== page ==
Regarding Orval sediment/dregs.

It is indeed true that they contain a mix of the primary strain (Saccharomyces) and the secondary Brett. I have plated out sediment twice to isolate strains, and I would say that at least 90% of the living cells are the Saccharomyces strain (for bottles aged for less than 1 year. It might shift in favor for Brett in really old bottles). To use Orval sediments as a startet for a "100% brett" beer is not going to work. The Saccharomyces will out-grow the Brett during primary, and the Brett will catch up only later (similar effect as in Orval itself). It might still be a wonderful Orvalish beer, but not truly a "100%" Brett beer. You can easily tell if the Orval Saccharomyces becomes the primary fermenter, since it has a quite different smell comapred to Brett (it smells typically fruity/spicy "belgian" like a tripple). It will also ferment in a more violent(normal) way compared to the more gently foaming Brett.

For the 100% Brett beers I have made, the lag has been about 12 h, but then I have used a 1/10 volume starter using stir bar + free acess to air + calciumcarbonate as pH stabilizer to get it very active and dense.

/Carl

TheBlack77
06/02/10 08:46 AM  
Re: Lag time on 100% Brett beer?
I certainly appreciate all the replies. This board is an awesome resource! Especially for people like me that are new to the brewing aspect of wild beers.

That's good to know about Orval. I was under the impression they attempted to drop out most/all the sacc before adding Brett prior to bottling. The WLP Brett Lstarter was about twice the size of the Orval starter so hopefully the bretts will be dominant here.

After 60+ hours, there is finally signs of life in this beer. A few chunks of something floating and a light foam that seems to be starting on the edges. I feel better now :)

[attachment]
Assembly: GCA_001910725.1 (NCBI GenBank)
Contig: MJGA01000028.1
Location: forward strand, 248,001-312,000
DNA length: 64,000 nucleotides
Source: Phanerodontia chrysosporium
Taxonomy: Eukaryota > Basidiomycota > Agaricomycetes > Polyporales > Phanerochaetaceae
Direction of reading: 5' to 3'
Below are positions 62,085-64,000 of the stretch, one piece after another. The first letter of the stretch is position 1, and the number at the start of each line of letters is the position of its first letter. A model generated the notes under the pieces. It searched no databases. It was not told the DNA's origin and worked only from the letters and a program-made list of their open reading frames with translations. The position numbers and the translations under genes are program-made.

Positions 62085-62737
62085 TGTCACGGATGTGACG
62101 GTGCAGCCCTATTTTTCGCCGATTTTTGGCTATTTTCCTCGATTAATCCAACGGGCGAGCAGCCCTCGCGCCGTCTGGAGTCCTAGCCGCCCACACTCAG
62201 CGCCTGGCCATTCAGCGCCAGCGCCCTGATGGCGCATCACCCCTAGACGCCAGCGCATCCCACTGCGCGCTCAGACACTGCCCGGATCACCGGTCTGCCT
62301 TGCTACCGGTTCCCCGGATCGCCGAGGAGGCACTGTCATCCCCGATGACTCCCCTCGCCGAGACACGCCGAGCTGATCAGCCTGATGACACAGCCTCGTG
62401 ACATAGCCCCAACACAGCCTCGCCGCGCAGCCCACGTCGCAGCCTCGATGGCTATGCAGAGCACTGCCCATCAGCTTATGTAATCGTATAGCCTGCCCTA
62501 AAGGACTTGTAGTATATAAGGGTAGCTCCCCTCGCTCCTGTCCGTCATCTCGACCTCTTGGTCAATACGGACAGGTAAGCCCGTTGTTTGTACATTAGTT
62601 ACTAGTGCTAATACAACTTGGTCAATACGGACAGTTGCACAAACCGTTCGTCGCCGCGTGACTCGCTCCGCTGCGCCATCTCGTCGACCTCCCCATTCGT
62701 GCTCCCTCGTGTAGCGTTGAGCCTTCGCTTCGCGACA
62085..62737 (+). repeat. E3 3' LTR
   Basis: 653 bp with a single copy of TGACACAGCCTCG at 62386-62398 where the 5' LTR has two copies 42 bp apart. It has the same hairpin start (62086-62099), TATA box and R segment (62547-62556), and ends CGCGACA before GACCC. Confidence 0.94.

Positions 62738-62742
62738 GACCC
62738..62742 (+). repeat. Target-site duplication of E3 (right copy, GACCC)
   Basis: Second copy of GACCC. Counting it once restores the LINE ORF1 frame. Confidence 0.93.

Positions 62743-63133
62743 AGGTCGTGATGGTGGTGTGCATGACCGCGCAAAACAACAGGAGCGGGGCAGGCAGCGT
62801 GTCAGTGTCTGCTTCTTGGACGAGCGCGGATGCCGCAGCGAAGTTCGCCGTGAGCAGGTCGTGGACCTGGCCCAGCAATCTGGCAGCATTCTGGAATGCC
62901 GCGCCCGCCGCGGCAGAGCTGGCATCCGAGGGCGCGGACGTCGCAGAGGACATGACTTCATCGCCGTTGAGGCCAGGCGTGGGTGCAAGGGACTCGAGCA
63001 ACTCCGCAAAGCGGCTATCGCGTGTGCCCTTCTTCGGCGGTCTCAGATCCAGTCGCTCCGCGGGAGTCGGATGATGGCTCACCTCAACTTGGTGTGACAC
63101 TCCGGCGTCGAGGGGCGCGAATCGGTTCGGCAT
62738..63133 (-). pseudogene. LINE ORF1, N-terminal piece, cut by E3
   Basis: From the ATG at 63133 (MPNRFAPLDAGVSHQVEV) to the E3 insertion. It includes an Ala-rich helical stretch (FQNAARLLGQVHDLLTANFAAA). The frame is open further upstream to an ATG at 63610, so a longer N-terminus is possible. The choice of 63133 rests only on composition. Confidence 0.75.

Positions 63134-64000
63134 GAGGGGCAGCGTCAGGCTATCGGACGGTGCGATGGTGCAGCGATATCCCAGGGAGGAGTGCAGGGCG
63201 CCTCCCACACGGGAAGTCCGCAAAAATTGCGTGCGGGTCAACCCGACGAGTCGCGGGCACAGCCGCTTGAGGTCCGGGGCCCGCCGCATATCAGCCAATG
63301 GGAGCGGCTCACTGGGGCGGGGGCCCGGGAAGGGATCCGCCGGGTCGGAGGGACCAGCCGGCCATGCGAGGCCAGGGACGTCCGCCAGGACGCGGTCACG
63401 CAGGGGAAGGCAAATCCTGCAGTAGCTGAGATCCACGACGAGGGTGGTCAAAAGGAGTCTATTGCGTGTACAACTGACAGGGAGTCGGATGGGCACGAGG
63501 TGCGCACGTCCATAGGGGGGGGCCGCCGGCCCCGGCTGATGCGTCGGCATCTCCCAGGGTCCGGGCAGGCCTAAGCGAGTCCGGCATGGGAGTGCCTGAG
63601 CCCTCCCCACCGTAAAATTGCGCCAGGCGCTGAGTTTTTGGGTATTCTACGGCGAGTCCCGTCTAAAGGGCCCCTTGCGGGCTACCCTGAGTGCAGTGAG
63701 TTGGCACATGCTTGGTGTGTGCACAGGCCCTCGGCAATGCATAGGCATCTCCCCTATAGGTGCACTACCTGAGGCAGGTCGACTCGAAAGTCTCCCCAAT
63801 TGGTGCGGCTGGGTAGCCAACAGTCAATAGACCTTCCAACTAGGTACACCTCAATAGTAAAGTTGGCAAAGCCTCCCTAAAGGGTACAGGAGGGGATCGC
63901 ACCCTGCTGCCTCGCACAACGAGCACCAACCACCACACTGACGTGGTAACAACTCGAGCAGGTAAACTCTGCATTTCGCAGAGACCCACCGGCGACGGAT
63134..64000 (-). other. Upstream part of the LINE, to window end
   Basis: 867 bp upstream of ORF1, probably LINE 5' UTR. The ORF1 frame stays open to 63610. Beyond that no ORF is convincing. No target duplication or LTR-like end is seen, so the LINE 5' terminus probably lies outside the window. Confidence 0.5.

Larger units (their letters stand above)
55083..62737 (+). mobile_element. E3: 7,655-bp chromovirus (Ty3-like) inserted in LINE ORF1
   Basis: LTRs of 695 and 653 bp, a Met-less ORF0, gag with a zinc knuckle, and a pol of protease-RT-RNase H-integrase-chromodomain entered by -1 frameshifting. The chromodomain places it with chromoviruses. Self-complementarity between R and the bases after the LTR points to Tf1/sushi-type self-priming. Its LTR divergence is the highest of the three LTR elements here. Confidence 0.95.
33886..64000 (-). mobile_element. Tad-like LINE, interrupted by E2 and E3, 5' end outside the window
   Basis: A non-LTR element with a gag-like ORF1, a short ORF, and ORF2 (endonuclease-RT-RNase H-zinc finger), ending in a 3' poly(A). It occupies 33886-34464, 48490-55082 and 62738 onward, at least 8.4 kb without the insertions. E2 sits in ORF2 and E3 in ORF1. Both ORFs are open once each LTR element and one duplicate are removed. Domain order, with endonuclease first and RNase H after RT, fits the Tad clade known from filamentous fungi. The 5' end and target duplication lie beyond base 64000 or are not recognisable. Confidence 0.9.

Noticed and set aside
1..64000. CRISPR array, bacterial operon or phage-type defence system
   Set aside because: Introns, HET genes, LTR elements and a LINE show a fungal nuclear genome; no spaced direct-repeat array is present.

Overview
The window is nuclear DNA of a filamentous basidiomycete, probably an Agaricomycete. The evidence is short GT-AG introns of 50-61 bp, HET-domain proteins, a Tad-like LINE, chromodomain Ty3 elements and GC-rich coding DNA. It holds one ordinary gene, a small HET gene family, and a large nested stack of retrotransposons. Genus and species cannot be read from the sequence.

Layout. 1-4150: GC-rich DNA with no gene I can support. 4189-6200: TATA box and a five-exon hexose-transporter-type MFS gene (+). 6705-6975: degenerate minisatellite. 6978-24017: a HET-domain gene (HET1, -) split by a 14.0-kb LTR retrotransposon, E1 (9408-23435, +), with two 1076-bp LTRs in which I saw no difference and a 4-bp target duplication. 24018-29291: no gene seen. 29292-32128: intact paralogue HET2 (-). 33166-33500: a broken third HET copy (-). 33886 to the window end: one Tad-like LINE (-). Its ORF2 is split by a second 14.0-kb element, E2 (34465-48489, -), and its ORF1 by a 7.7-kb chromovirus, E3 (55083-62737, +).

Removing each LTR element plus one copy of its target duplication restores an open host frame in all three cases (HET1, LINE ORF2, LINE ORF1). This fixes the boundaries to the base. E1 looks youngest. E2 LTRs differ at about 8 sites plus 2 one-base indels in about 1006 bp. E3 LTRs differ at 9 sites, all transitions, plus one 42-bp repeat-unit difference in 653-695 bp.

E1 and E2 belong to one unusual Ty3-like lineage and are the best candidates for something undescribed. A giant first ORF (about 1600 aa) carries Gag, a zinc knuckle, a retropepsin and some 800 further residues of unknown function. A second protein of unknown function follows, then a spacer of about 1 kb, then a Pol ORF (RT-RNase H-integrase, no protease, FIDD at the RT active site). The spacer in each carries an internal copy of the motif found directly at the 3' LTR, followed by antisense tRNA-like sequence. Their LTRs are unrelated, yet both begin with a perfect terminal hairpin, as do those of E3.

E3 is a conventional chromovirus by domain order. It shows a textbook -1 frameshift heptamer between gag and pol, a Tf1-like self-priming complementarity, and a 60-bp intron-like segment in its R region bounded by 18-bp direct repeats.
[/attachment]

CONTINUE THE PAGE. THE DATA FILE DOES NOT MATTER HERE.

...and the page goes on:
ChadY
06/09/10 05:08 PM  
Re: Lag time on 100% Brett beer?
danger... I'm 100% positive that there is only one Brett strain in Orval. What Victory was seeing originally was polymorphism that exists in that strain. At Victory they are using the "orval" strain for everything as I understand from my conversations. I know it's what they use in wild devil and have insight to a few more projects Whitney Thompson is working on in the lab over there. They have found the Orval Brett strain to work well in primary though.

The polymorphism seen in the Orval strain (which can also bee seen in the WL brux strain) forms colonies that are beige and pearly white. Upon re-streaking they are always the same single organism just have the tendency to form colonies of two different shades. I've observed it on MYPG, and UBA media.

CarlT.. I have plated out orval dregs 4 times and never found Sacch. Its always the same exact single strain. I know some of the bottles have been older but nothing over a year. I really don't think they add Sacch. anymore. I have not visited the abbey but I understand how they keep things simple and have a good understanding of the technology they use, I'm almost certain that there is not Sacch used and probably hasn't been for a good couple of years. If you have found it recently that's pretty cool, and maybe I'll purchase a few newer bottles and give it a try again, but I've been stumped everytime..